BRITAIN’S largest pharmaceuticals firm has suffered a 61 per cent collapse in its sales in China, following allegations of up to 3bn yuan (£305m) in bribes paid to medical staff in the country.
Glaxosmithkline, announcing its third quarter results yesterday, said that sales in its emerging markets and Asia-Pacific region would have been up five per cent if the hit to China had not happened.
Instead, revenue in this region was down nine per cent.
Chief executive Sir Andrew Witty said that the scandal – prompted by Chinese authorities alleging that Glaxo funneled money to travel agents which then went to bribing doctors and officials – had resulted in “an anxiety which has led to some disruption in the business”.
“We have a number of products where we compete in the marketplace, I suspect it’s as simple as this,” added Witty, saying that the scandal has seen buyers switch to rival brands.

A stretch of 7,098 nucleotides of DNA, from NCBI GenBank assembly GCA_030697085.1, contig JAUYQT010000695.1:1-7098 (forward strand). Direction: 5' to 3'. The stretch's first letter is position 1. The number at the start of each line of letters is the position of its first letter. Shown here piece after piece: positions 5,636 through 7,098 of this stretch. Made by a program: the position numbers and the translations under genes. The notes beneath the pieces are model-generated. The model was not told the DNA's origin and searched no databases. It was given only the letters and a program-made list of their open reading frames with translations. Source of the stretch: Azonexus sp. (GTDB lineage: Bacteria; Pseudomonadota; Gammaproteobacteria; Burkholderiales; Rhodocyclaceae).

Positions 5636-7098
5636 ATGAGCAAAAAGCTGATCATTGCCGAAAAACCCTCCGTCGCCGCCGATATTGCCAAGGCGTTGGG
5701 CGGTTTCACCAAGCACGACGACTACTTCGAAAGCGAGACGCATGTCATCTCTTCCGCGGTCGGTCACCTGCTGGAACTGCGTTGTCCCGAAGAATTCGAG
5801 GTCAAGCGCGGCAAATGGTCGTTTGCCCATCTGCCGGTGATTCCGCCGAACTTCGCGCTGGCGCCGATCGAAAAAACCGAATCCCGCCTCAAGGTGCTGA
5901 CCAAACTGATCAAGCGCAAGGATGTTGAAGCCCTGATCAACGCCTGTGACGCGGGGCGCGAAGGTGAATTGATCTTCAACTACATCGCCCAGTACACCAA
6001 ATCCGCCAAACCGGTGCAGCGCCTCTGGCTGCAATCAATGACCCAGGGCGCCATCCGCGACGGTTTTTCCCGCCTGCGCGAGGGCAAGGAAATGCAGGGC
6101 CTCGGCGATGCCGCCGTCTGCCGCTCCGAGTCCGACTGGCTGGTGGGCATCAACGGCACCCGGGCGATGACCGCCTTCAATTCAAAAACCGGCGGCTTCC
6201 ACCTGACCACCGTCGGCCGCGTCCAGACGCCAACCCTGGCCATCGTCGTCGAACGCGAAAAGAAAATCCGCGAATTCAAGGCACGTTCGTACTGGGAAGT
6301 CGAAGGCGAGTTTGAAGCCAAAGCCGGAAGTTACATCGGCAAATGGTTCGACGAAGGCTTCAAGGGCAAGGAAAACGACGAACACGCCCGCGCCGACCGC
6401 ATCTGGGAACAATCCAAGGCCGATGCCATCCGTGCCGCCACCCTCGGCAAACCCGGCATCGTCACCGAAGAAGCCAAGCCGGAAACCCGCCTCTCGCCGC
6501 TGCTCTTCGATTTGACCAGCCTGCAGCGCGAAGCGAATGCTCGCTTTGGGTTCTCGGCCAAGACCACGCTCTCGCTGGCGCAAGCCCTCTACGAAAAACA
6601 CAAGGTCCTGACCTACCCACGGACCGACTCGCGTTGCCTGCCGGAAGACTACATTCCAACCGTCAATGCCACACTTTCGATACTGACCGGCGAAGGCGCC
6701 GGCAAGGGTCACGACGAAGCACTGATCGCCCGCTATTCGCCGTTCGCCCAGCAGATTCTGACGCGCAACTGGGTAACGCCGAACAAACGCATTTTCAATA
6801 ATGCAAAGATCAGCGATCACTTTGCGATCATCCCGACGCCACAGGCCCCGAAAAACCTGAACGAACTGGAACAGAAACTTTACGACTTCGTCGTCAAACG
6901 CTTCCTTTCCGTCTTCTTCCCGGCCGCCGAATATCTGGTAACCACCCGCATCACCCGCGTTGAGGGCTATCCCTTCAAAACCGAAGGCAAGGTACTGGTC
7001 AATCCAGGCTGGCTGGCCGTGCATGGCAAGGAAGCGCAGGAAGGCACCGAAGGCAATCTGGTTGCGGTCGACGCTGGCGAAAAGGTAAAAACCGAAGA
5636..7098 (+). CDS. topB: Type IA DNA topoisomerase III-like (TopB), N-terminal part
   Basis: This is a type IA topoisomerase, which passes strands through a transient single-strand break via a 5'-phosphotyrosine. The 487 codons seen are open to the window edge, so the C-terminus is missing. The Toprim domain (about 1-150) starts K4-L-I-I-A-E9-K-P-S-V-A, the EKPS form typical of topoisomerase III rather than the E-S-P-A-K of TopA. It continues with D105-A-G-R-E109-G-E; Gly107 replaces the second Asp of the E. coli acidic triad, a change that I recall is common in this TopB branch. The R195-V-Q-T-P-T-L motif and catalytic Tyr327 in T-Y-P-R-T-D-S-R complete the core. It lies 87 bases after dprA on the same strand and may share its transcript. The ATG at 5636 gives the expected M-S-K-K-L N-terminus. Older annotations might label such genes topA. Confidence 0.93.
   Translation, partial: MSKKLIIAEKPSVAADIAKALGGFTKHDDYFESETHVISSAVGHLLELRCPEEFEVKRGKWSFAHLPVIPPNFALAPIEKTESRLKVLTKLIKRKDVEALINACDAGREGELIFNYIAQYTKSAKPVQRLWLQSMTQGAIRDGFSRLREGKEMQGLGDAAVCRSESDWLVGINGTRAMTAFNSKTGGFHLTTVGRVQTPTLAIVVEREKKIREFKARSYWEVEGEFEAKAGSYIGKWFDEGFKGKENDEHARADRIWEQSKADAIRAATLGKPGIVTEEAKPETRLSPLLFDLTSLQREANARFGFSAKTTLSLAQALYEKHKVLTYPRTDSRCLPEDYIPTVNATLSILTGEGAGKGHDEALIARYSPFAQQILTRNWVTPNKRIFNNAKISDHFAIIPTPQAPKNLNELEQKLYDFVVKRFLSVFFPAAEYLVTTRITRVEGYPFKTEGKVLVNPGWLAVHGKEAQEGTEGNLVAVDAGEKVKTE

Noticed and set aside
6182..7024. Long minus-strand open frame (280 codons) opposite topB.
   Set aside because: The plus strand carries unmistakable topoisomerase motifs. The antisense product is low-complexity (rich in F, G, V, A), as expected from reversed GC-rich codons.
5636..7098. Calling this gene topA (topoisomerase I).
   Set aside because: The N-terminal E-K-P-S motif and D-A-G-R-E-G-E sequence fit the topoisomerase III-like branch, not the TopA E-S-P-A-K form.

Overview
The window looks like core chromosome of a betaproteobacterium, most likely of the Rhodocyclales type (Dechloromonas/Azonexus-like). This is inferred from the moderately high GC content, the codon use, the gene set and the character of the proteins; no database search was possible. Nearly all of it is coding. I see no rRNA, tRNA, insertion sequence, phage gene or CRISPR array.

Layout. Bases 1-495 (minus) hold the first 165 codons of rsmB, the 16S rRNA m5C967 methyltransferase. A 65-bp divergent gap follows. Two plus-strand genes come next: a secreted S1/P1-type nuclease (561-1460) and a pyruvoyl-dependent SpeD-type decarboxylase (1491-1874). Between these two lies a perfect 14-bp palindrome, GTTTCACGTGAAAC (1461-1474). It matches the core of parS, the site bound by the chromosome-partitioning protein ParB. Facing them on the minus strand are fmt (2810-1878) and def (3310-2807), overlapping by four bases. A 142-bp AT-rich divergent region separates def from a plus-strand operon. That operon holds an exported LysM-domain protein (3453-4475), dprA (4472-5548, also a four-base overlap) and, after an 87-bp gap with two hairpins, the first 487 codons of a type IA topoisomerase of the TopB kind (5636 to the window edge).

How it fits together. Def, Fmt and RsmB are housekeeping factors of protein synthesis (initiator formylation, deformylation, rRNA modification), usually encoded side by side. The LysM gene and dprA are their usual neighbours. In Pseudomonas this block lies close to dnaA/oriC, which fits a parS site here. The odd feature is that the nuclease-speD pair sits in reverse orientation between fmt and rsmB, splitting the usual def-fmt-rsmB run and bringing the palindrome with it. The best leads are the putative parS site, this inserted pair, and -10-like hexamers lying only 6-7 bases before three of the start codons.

Yet other firms to have been implicated in the scandal could also see sales hit, Witty said. Sanofi, Eli Lilly and Novartis have faced allegations of bribery.
Glaxo’s global sales were broadly flat at £6.51bn in the quarter, below expectations. Yet core operating profit of £2.06bn beat expectations thanks to the company’s ongoing cost-cuts. Shares closed down 1.9 per cent at 1,570.5p.